American Waterways Operators Releases Report Detailing Benefits of Barge Industry
The modern-day United States can trace its economic strength and resiliency to the maritime industry, built on a foundation of waterways, canals, locks and barges. The industry remains vital to America’s economy, and is still growing in its impact.
The American Waterways Operators recently released a study documenting the contribution of the American tugboat, towboat and barge industry to the U.S. economy. Developed through a cooperative agreement between AWO and MARAD, and conducted by PricewaterhouseCoopers, it quantifies the industry’s impact on U.S. employment, gross domestic product, and taxes, and highlights the rich array of commodities transported on American waterways.
The study delineates how water transport uses 75 percent less energy than trucks and 31 percent less than rail to haul a ton of freight; the tugboat, towboat and barge industry, in turn, are directly responsible for more than 50,000 jobs. And of all the products carried on the nation’s waterways, 69 percent of the lumber, stone and ore, 82.4 percent of petroleum and petroleum products as well as 90 percent of coal are transported by the tugboat, towboat, and barge industry. On a nationwide basis, including direct, indirect, and induced impacts, the industry supported more than 300,000 jobs and $33.8 billion in GDP in 2014.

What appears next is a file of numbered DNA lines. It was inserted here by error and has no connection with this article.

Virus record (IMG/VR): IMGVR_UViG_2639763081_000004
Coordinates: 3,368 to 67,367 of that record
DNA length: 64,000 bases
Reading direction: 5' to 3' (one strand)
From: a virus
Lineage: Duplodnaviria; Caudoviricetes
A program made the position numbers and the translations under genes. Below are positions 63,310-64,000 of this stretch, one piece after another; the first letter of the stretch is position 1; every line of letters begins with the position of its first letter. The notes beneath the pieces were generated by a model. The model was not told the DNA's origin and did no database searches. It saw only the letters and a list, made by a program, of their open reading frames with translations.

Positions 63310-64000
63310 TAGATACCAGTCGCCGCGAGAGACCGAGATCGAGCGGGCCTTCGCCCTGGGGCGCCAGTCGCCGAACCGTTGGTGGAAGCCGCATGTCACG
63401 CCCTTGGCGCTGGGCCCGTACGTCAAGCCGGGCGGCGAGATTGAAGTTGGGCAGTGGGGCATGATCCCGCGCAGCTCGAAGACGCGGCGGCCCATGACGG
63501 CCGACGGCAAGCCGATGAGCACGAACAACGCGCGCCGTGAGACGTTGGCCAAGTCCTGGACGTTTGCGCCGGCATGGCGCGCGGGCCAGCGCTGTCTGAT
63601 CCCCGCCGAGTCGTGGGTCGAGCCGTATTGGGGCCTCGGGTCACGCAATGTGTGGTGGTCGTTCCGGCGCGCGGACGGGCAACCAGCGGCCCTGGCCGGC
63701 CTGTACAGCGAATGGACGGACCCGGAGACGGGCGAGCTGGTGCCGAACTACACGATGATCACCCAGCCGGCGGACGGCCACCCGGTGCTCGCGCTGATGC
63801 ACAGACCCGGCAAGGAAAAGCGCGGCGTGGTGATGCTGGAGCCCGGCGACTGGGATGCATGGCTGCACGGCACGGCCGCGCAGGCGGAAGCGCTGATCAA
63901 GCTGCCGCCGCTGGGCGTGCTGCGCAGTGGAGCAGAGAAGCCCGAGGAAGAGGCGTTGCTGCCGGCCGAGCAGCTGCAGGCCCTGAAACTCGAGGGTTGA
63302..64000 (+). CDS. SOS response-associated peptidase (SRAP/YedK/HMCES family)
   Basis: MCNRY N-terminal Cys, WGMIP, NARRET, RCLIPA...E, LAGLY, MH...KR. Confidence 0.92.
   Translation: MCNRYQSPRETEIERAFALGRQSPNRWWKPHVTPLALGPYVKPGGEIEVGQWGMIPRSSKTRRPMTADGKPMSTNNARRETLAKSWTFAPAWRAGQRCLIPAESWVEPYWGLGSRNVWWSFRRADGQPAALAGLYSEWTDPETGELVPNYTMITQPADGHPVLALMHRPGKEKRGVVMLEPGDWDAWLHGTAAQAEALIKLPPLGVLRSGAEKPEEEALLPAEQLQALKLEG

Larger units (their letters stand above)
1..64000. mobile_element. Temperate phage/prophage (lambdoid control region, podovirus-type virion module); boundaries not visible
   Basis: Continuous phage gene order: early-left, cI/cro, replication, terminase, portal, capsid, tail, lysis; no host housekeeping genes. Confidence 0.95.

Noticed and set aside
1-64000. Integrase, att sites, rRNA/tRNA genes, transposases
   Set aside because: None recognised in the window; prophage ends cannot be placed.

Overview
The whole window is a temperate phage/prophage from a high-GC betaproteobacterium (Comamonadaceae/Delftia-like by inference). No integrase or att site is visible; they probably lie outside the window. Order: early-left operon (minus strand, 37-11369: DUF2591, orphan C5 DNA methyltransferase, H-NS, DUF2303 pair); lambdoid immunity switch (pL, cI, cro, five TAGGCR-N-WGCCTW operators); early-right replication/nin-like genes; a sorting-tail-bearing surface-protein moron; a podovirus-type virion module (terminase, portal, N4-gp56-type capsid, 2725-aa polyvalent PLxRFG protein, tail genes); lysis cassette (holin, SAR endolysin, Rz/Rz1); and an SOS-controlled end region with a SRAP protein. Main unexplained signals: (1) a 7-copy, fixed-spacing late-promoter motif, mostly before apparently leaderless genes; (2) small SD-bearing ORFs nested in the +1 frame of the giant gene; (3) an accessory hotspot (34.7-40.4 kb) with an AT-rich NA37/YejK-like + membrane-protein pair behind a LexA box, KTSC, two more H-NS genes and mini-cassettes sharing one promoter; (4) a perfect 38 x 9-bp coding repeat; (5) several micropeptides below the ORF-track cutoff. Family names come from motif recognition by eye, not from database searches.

Energy efficient water transport, therefore, continues to play a pivotal part in our nation’s transportation system and helps make America’s economy more competitive. AWO President and CEO Tom Allegretti pointed out that the dedicated men and women who make up the tugboat, towboat and barge industry have long known, from decades of first-hand experience, the extent to which maritime freight transport serves as a critical pillar of the American economy.
While these numbers are very encouraging, the waterway system faces long-term challenges of an aging and often outmoded maritime infrastructure. The President’s proposed $1 trillion infrastructure package – which includes the nation’s ports and waterways – will explore the potential for private investment by incentivizing public-private partnerships. It will also include common-sense regulatory and administrative policy changes to streamline processes to reduce the amount of time and money required to propose, fund, and complete major infrastructure projects like bridges and ports. Economists estimate costs could be reduced by as much as $427 billion over six years, and the time spent completing a project from 10 years to two.
Restoring our inland waterways could save $227 billion more.
Maritime trade transformed our country from a loose coalition of colonies into a global superpower. As AWO’s new barge study clearly demonstrates, America’s waterways continue to play a pivotal role in our economic competitiveness and success today. The Maritime Administration is committed to working hand-in-hand with AWO’s membership to ensure the continued growth of our tugboat, towboat, and barge industry while revitalizing our maritime infrastructure to boost the economy and create new jobs. EndFragment